Copywriting is a craft of writing persuasive content that prompts customers to take action – make a purchase, sign up for a course, subscribe to a newsletter, click an ad, etc. Individuals writing such content for companies are known as copywriters.
Copywriters are responsible for creating engaging content that helps businesses attract customers and increase sales. All content used by companies to advertise their products or services is known as a copy. This content is friendly, conversational, and written to keep the customers hooked to the business. A copywriter's primary goal is to write compelling content that drives responses from the target audience and helps companies increase their sales.
Different businesses employ different types of copywriting; however, in this article, we will talk about some of the most common types of copywriting. These are utilized by almost every business in every industry and, if done correctly, helps companies drive sales. Nevertheless, copywriters need to understand the business, their intent, and what they intend to achieve with their copy. Without this essential information, it will be almost impossible for copywriters to produce content that drives actions.
So, without further ado, here are some of the most common types of copywriting.
Sales copy is one of the most important types of copy today and one of the most challenging types of copy to create. Sales copy should promote the business without being salesly. Well, what does that mean? Let’s get straight to the details.
A sales copy speaks directly to your target audience, and the primary goal of this type of copy is to get the audience to perform the desired action. This action could be a click on the CTA, download some material, make a purchase, etc. Thus, the text should be compelling, clear, and straight-forward. Sales copy is usually a part of landing pages.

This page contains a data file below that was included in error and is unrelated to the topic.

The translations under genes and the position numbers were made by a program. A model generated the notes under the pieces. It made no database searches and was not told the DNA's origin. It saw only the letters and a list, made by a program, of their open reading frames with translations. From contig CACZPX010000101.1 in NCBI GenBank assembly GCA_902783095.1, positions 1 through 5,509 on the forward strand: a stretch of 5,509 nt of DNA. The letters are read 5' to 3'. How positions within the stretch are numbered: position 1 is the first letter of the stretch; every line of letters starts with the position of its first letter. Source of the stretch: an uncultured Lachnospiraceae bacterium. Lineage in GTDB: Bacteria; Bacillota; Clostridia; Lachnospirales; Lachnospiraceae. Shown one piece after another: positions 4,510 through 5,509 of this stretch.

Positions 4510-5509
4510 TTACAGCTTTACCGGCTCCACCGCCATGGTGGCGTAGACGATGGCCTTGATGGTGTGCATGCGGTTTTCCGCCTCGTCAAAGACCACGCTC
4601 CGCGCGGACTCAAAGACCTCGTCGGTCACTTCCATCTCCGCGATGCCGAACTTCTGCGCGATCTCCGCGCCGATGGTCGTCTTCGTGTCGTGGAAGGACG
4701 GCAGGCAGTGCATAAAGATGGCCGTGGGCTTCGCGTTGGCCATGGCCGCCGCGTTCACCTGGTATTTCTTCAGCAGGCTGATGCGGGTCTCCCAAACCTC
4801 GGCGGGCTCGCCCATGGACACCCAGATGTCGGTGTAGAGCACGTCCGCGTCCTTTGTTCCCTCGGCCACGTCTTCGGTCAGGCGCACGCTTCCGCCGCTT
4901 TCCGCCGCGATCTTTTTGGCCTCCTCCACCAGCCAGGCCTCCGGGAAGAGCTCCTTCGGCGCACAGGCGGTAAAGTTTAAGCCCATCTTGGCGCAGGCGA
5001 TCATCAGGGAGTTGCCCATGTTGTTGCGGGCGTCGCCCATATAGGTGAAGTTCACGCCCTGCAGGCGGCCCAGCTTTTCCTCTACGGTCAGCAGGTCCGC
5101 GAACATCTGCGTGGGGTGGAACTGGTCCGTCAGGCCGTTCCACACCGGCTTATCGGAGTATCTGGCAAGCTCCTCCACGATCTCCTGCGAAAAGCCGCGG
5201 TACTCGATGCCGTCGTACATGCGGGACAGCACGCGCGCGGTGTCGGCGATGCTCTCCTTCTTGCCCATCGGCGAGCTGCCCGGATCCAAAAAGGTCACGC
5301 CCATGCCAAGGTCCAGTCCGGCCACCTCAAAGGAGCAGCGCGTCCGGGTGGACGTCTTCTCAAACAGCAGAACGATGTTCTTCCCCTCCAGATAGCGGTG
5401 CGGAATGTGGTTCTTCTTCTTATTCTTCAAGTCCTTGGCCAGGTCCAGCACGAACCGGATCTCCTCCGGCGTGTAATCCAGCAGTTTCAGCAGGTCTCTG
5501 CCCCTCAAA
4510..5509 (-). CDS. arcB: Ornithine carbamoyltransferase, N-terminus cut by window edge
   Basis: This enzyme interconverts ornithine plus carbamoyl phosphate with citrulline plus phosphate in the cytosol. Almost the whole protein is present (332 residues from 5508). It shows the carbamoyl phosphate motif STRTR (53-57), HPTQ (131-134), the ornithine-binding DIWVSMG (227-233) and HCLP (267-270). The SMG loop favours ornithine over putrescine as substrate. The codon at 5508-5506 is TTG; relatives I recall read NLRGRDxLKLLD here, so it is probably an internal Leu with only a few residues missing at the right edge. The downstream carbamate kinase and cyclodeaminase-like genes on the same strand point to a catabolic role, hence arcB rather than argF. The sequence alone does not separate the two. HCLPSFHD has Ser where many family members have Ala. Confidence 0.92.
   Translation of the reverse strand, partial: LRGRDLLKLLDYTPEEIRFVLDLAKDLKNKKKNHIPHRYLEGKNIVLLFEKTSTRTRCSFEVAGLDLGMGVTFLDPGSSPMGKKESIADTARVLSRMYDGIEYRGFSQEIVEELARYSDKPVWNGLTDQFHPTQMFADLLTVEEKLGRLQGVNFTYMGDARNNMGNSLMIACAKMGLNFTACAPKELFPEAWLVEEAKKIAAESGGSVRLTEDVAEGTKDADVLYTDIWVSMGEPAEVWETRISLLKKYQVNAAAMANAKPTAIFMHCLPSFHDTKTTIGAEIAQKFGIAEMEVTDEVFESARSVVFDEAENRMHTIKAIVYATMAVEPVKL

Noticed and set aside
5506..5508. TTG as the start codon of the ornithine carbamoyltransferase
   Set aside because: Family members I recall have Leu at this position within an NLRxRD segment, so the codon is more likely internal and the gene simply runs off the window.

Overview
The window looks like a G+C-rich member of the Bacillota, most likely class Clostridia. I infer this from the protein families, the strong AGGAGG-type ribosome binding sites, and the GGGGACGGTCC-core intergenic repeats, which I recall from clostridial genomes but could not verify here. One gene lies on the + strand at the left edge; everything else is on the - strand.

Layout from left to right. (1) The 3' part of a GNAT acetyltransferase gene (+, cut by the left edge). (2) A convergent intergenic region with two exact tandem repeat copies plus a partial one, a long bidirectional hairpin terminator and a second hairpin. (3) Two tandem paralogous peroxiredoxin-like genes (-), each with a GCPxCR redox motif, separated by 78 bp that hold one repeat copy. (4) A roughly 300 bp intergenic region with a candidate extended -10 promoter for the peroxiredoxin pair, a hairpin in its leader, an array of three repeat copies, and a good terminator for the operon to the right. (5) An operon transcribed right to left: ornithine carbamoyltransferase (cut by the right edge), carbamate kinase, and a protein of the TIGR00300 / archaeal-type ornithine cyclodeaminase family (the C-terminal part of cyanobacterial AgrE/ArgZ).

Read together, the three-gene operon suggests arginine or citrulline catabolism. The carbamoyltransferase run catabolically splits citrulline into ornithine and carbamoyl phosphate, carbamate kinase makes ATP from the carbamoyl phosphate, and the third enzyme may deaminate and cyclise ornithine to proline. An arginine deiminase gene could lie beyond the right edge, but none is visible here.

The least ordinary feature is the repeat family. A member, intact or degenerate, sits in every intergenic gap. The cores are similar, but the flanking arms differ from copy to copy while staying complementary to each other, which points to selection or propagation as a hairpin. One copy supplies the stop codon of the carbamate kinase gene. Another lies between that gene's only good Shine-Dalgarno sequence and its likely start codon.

Web copywriting is the act of writing your website content. When planning your website, you need to lay out a plan about how your website will be structured, the number of pages, child pages, number of posts, what will go into the menu, etc. Based on the structure of your website, you plan your web content.
Many people argue that web content is also sales copy; however, there is a slight difference. Even though the web content also promotes the business, the copy addresses every person, not only the target audience. Anyone could visit the website; thus, the intent of writing web content is different. It is not merely focused on sales but also on providing information about the company and its offers.
Web content also includes blog posts and articles. Blogs are one of the best ways of driving content; thus, creating attention-grabbing posts is one of the essential copywriting elements. The main objective of writing a blog post is to inform customers of the different services you offer; thus, copywriters should create insightful content. Most of the time, web content also involves elements from SEO copywriting and technical copywriting.